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EMF Studies

25 July 2016

Emails Reveal Role of Monsanto in Séralini Study Retraction

Emails reveal role of Monsanto in Séralini study retraction
gmwatch.org, 20 July 2016

Editor at the journal Food and Chemical Toxicology invited Monsanto scientists to review a study that found toxic effects from Monsanto products, reports French newspaper Le Monde

In September 2012 the journal Food and Chemical Toxicology (FCT) published the research of a team led by the French biologist Professor Gilles-Eric Séralini, which found liver and kidney toxicity and hormonal disturbances in rats fed Monsanto’s GM maize NK603 and very small doses of the Roundup herbicide it is grown with, over a long-term period. An additional observation was a trend of increased tumours in most treatment groups.

In November 2013 the study was retracted by the journal’s editor, A. Wallace Hayes, after the appointment of a former Monsanto scientist, Richard E. Goodman, to the editorial board and a non-transparent review process by nameless people that took several months.

Did Monsanto pressure the journal Food and Chemical Toxicology (FCT) to retract the study? French journalist Stéphane Foucart addresses this question in an article for Le Monde.

The article shows the total subordination of Goodman to Monsanto. It also reveals how Hayes played a double role in the retraction of the study, acting behind the scenes to encourage Monsanto scientists to join the reviewing panel that would feed their views into the decision to retract.
Influence of chemical companies on academics

Foucart examined emails disclosed as a result of a freedom of information request submitted by the food transparency organisation US Right to Know (USRTK). Foucart writes that the emails “reveal the influence of the chemical companies on some academics”.

Foucart points out that scientific papers are normally retracted only due to fraud, plagiarism, or honest error. Séralini’s study did not fall into any of these categories and was the first to be retracted on grounds of "inconclusiveness”. Supporters of Séralini challenged a newcomer to the editorial board of FCT, in charge of biotechnology. Richard E. Goodman is a Professor at the University of Nebraska in Lincoln (USA) and specialist food allergens. He is also a former employee of Monsanto, which he left in 2004.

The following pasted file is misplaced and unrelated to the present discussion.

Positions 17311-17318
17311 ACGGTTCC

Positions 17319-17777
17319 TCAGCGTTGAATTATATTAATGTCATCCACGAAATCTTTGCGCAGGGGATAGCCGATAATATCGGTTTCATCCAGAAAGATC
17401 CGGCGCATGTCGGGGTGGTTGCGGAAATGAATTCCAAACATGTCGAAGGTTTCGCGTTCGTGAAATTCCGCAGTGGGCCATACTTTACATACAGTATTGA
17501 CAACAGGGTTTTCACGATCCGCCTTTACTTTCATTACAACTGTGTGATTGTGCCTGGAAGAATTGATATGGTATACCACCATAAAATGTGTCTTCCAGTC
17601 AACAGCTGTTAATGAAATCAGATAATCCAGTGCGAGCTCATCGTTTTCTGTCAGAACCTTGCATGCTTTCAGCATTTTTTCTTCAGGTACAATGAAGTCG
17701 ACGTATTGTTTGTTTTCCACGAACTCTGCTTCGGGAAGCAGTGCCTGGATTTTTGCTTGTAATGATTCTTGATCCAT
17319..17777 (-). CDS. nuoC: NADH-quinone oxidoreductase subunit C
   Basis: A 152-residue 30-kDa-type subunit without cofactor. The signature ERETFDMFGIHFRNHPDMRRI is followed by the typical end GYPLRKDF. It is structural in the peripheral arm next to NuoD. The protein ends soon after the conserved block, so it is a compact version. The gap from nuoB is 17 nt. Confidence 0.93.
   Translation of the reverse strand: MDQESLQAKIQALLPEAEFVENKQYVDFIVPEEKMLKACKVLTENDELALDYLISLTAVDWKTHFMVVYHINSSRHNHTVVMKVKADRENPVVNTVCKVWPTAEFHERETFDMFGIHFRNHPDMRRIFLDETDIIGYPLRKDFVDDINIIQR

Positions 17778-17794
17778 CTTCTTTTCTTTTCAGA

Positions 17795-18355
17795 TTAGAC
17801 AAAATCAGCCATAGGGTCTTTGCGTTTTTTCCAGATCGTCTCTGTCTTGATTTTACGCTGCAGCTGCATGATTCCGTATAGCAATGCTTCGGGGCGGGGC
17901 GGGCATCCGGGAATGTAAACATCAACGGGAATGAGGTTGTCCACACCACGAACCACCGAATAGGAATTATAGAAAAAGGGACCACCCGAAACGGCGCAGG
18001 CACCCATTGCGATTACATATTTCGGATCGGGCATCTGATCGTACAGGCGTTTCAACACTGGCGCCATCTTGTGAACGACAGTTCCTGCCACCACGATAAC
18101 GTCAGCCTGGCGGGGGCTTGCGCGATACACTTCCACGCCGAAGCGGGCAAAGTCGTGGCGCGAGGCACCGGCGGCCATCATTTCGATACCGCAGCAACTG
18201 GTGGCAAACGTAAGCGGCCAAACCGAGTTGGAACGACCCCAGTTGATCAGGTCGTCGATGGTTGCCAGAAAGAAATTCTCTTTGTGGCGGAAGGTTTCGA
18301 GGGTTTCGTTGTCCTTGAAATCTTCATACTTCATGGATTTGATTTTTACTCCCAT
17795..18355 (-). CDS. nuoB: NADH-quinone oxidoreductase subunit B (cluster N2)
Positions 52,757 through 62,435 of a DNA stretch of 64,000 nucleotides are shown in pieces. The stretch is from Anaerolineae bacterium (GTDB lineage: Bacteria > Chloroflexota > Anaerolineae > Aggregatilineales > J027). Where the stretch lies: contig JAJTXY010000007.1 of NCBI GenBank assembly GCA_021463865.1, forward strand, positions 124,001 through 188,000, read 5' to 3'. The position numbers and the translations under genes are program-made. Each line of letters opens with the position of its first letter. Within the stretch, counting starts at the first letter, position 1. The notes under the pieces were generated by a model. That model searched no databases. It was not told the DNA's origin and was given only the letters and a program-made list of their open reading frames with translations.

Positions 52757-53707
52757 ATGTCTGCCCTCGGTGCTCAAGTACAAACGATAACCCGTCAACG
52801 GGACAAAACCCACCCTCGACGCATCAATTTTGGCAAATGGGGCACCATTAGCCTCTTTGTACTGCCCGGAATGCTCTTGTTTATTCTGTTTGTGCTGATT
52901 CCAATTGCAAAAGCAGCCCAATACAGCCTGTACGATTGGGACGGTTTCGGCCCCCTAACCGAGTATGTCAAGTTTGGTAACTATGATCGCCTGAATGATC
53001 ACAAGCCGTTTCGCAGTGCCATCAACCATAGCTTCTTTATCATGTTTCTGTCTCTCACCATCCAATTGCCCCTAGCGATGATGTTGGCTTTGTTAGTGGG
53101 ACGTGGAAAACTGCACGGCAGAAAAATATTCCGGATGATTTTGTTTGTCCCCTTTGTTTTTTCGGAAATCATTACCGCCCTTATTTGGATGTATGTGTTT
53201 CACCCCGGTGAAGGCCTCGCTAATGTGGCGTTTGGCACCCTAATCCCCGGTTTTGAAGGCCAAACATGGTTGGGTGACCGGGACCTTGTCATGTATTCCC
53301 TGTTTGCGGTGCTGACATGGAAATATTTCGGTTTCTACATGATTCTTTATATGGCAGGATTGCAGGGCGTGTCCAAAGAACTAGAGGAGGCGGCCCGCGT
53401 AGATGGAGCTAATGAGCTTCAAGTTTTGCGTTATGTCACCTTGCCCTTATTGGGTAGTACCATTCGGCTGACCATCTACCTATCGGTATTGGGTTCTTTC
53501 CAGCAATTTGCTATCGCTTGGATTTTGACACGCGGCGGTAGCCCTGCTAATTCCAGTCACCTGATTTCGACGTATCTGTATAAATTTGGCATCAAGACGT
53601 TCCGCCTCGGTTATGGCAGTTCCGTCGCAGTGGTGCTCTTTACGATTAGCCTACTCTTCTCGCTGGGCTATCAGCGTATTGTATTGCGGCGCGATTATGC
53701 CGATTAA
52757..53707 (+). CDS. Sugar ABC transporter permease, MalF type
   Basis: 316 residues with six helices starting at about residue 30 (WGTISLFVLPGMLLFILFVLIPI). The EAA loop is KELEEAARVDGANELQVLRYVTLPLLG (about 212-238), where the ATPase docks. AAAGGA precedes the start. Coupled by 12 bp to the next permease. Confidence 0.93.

FCT biotechnology editor had “remarkable closeness” to Monsanto

Foucart writes that emails obtained by USRTK show “a remarkable closeness” between Goodman and his old employer. In reality, however, as Foucart points out, the relationship between Goodman and Monsanto is not so old. Goodman himself wrote in a message of 2012 that "50% of [his] salary” actually comes from a project funded by Monsanto, Bayer, BASF, Dow, DuPont and Syngenta, and consists of establishing a database of food allergens.

This fact, Foucart notes, creates “links, or even a subordinate relationship” between Goodman and Monsanto. Foucart goes on to explain how that subordinate relationship manifested in an incident that happened in May 2012, before the publication of the Séralini paper in September of that year:

“After the publication of a newspaper article in which he is quoted, Goodman, not yet an editor at FCT, is sharply brought to order by a Monsanto employee. The latter tells the professor that his opinion seems to have been interpreted by the journalist as ‘suggesting that we do not know enough about biotechnologies to say that they are safe’. In return, Goodman wrote a collective message to all his correspondents in the six biotechnology companies that fund his work. ‘I apologize to you and your companies,’ he wrote, adding that he was misunderstood by the journalist.”

Industry financing of science imposes control over researcher

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